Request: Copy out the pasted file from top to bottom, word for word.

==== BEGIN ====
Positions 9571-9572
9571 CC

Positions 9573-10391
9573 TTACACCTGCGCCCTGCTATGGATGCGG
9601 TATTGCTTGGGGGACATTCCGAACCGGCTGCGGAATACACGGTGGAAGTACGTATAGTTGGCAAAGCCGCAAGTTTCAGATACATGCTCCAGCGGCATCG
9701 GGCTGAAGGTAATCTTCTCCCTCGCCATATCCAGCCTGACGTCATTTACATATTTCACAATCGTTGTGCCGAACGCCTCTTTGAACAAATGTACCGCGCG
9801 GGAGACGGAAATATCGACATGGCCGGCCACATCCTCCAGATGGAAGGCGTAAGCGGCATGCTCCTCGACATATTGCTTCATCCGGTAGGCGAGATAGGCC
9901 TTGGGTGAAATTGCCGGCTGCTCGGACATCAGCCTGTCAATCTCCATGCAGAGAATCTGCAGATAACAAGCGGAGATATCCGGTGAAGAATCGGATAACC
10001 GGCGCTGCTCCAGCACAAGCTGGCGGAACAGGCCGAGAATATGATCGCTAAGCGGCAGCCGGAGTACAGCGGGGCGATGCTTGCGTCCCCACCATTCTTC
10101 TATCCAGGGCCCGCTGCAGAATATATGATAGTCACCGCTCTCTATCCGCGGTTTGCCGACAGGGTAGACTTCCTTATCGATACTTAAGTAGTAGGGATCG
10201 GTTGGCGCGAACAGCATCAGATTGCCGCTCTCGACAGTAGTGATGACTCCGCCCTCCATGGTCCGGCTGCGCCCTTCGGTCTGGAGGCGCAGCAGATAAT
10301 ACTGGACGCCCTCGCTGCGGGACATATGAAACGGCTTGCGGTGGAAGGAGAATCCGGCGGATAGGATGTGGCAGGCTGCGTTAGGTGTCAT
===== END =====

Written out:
Positions 9571-9572
9571 CC

Positions 9573-10391
9573 TTACACCTGCGCCCTGCTATGGATGCGG
9601 TATTGCTTGGGGGACATTCCGAACCGGCTGCGGAATACACGGTGGAAGTACGTATAGTTGGCAAAGCCGCAAGTTTCAGATACATGCTCCAGCGGCATCG
9701 GGCTGAAGGTAATCTTCTCCCTCGCCATATCCAGCCTGACGTCATTTACATATTTCACAATCGTTGTGCCGAACGCCTCTTTGAACAAATGTACCGCGCG
9801 GGAGACGGAAATATCGACATGGCCGGCCACATCCTCCAGATGGAAGGCGTAAGCGGCATGCTCCTCGACATATTGCTTCATCCGGTAGGCGAGATAGGCC
9901 TTGGGTGAAATTGCCGGCTGCTCGGACATCAGCCTGTCAATCTCCATGCAGAGAATCTGCAGATAACAAGCGGAGATATCCGGTGAAGAATCGGATAACC
10001 GGCGCTGCTCCAGCACAAGCTGGCGGAACAGGCCGAGAATATGATCGCTAAGCGGCAGCCGGAGTACAGCGGGGCGATGCTTGCGTCCCCACCATTCTTC
10101 TATCCAGGGCCCGCTGCAGAATATATGATAGTCACCGCTCTCTATCCGCGGTTTGCCGACAGGGTAGACTTCCTTATCGATACTTAAGTAGTAGGGATCG
10201 GTTGGCGCGAACAGCATCAGATTGCCGCTCTCGACAGTAGTGATGACTCCGCCCTCCATGGTCCGGCTGCGCCCTTCGGTCTGGAGGCGCAGCAGATAAT
10301 ACTGGACGCCCTCGCTGCGGGACATATGAAACGGCTTGCGGTGGAAGGAGAATCCGGCGGATAGGATGTGGCAGGCTGCGTTAGGTGTCAT